What if your best friend was someone you’d never met? And what if that best friend you’d never met wrote you a letter?
It happened to Anna.
Dear Anna Casey, the letter began. My name is Mica (like the rock) Delano. I think we’re a lot alike. (see list)
1. We both like science.
2. We move around a lot—you as a foster kid and me because I live on a boat.
3. We each live with one parent.
I have the Captain (that’s what I call my dad, the World-Famous Marine Biologist Dr. Robin Michael Delano. You have your foster mom.
Wrapped inside the letter is a janthina shell. Janthinas drift on the sea, going where the wind takes them. Like the janthina, Mica is adrift. Traveling from port to port, going to school by mail, she never stays long enough to make a friend-for-keeps.
As a foster kid, Anna knows about being adrift. She hopes she’s found a permanent home with her foster mom, high school biology teacher Miss J, but it’s not official yet.
She and Mica are alike.
Separated by the length of the state of Florida, these “Sorta Sisters” trade opinions on how to fit in (don’t act too smart, don’t act too dumb), how to look older (wear tall shoes), and how to outsmart the popular girl at school (hide the spider in your hat).
Where did the story idea come from?
“The Sorta Sisters” is the latest book in the “neighborhood” series. If you liked hanging out with Ben, Cass, Jemmie, Mica, Anna and the rest of the gang—they’re ba-ack!
This book grew out of two of my earlier books. If you read “Anna Casey’s Place in the World” you know all about Anna’s struggle as a foster kid to find a permanent home. If you’ve read “My Brother’s Hero” you’ve met Mica Delano, the pesty family-stealer who tries to take over Ben Floyd’s family. At the end of that book you saw Ben give Anna Casey a letter from Mica, who he met while on vacation with his family in the Florida Keys.
“The Sorta Sisters” begins with Anna reading that letter.
You don’t have to have read the other books to enjoy this one, but isn’t it good to know there are other books? I always miss characters when books end. As a writer that means that I will probably write another book about them, and as a reader you can see what they’re up to even when one book is over.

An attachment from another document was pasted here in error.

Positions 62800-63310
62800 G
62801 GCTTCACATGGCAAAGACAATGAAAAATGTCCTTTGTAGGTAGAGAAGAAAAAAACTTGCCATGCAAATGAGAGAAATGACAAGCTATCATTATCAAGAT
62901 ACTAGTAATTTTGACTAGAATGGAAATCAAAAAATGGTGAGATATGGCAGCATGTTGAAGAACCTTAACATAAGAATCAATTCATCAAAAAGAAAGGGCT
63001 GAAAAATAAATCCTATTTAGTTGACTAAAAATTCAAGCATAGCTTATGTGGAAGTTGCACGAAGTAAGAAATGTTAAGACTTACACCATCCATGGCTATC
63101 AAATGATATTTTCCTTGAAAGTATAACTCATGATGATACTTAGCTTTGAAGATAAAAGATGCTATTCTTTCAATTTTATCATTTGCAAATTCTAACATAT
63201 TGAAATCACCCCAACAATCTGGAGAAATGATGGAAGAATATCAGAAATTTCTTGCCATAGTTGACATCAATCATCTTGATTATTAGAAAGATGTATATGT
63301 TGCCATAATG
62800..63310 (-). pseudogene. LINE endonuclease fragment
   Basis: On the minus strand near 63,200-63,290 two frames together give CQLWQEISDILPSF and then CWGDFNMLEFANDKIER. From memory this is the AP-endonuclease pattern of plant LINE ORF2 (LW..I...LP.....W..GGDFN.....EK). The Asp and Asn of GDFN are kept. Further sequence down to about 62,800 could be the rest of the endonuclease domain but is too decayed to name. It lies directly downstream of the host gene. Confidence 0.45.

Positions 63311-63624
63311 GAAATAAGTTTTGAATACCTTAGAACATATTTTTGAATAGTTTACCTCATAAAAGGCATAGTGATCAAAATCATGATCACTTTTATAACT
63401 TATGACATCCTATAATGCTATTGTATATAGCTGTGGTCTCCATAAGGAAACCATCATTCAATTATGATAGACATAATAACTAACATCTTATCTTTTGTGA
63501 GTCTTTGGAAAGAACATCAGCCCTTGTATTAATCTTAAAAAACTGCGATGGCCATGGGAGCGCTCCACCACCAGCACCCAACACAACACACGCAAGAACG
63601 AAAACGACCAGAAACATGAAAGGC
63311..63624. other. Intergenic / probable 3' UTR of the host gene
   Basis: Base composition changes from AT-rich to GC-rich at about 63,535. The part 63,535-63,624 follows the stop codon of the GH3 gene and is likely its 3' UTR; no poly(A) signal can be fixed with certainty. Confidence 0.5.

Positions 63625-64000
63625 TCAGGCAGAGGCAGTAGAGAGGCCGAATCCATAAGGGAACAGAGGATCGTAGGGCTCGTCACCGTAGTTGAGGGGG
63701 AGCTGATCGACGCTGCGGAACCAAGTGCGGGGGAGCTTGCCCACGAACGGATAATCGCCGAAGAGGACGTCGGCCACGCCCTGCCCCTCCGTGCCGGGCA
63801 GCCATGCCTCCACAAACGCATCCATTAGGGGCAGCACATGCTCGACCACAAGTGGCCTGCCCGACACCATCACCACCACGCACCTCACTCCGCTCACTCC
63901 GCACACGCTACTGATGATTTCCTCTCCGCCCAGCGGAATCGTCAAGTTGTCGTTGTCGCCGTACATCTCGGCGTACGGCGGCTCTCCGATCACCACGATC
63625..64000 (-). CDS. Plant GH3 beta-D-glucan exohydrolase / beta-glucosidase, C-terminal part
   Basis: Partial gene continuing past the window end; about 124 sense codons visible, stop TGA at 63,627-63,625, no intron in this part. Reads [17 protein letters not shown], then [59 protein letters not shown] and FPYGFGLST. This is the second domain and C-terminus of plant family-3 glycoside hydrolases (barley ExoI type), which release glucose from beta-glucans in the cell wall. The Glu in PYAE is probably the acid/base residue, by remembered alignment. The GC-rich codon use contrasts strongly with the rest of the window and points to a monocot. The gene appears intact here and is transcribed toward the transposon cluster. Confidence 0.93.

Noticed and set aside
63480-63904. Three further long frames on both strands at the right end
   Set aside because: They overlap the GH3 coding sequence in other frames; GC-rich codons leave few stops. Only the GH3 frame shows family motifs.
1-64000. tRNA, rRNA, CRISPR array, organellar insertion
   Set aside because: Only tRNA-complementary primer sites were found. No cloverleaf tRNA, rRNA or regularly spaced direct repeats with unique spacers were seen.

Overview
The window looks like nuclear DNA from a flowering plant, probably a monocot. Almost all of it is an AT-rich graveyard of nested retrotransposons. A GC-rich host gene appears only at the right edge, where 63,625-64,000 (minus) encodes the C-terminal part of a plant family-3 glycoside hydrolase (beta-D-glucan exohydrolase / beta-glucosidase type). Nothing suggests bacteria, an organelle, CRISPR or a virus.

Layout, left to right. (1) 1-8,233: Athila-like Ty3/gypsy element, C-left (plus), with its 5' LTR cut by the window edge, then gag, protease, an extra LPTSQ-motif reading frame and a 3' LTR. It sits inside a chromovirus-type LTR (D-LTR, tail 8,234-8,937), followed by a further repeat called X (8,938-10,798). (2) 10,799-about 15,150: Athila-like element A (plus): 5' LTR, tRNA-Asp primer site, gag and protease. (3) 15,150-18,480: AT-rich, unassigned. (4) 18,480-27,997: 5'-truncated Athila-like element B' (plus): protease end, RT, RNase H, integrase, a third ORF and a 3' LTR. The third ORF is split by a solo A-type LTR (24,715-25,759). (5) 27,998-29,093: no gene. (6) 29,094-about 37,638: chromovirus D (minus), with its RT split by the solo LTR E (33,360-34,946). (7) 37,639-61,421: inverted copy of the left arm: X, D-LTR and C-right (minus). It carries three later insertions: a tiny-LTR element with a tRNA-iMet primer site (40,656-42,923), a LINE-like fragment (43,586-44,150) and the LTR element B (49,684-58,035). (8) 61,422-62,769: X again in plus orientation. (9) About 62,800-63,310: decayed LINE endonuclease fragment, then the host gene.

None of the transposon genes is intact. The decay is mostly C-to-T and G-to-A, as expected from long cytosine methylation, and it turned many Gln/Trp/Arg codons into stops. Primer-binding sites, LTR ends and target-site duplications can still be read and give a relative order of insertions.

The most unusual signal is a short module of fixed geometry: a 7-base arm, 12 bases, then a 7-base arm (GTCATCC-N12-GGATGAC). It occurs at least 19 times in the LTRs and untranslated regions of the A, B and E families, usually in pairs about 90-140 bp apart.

This book contains illustrations of all the strange and wonderful things the girls send to each other along with their letters. I did the drawings myself. My dad is so pleased! He will finally get his money’s worth for sending me to art school.
All the objects that the girls send each other—no matter how strange—are definitely real. They are so real that they even have Latin names. Latin is the common language of biologists when it comes to naming things. That way, no matter what language different biologists speak they have a common name that they all use. It cuts down on confusion!
The marina Mica lives in is the same marina my family docked our boat in when we lived aboard. Mica’s life is just like the life lived by many live aboard kids. It is not uncommon for families that travel a lot to have their children go to school by mail. It’s an exciting life, but it can also be lonely. It is hard for kids to make lasting friendships when they move around so much—which is Mica’s biggest problem.
Anna lives in a house full of bones and nests and dead bugs and so do I. Anna and I both call these shelves full of interesting things our “collections.” I really like going outside, walking around and seeing what I find. Nature is full of interesting things to watch, collect and study. And you don’t even have to point and click.